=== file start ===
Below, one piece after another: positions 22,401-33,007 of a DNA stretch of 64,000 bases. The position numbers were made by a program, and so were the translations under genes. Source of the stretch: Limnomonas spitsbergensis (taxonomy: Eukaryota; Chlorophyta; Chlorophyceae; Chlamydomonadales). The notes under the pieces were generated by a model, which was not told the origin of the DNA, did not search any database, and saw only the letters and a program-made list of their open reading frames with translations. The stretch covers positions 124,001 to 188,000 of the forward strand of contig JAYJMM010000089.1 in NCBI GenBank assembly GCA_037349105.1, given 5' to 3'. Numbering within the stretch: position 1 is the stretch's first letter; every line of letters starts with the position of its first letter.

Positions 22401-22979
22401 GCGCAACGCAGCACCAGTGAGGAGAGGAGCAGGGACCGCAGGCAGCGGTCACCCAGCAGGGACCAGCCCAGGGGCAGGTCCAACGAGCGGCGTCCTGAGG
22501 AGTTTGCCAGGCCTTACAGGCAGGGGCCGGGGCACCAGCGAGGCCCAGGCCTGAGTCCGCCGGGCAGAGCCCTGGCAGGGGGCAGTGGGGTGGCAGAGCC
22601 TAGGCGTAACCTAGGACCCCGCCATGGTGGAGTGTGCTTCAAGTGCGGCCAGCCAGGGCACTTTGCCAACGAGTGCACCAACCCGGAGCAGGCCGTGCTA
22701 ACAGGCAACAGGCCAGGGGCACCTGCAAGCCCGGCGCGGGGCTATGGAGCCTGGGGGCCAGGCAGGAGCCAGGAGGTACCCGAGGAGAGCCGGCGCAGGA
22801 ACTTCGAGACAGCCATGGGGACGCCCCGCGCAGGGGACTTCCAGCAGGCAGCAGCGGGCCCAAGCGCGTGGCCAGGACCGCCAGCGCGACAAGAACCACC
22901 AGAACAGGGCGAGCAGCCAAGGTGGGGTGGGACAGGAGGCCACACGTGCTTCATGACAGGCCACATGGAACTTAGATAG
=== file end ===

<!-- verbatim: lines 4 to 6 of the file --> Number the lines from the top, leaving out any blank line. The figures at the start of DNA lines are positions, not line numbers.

22501 AGTTTGCCAGGCCTTACAGGCAGGGGCCGGGGCACCAGCGAGGCCCAGGCCTGAGTCCGCCGGGCAGAGCCCTGGCAGGGGGCAGTGGGGTGGCAGAGCC
22601 TAGGCGTAACCTAGGACCCCGCCATGGTGGAGTGTGCTTCAAGTGCGGCCAGCCAGGGCACTTTGCCAACGAGTGCACCAACCCGGAGCAGGCCGTGCTA
22701 ACAGGCAACAGGCCAGGGGCACCTGCAAGCCCGGCGCGGGGCTATGGAGCCTGGGGGCCAGGCAGGAGCCAGGAGGTACCCGAGGAGAGCCGGCGCAGGA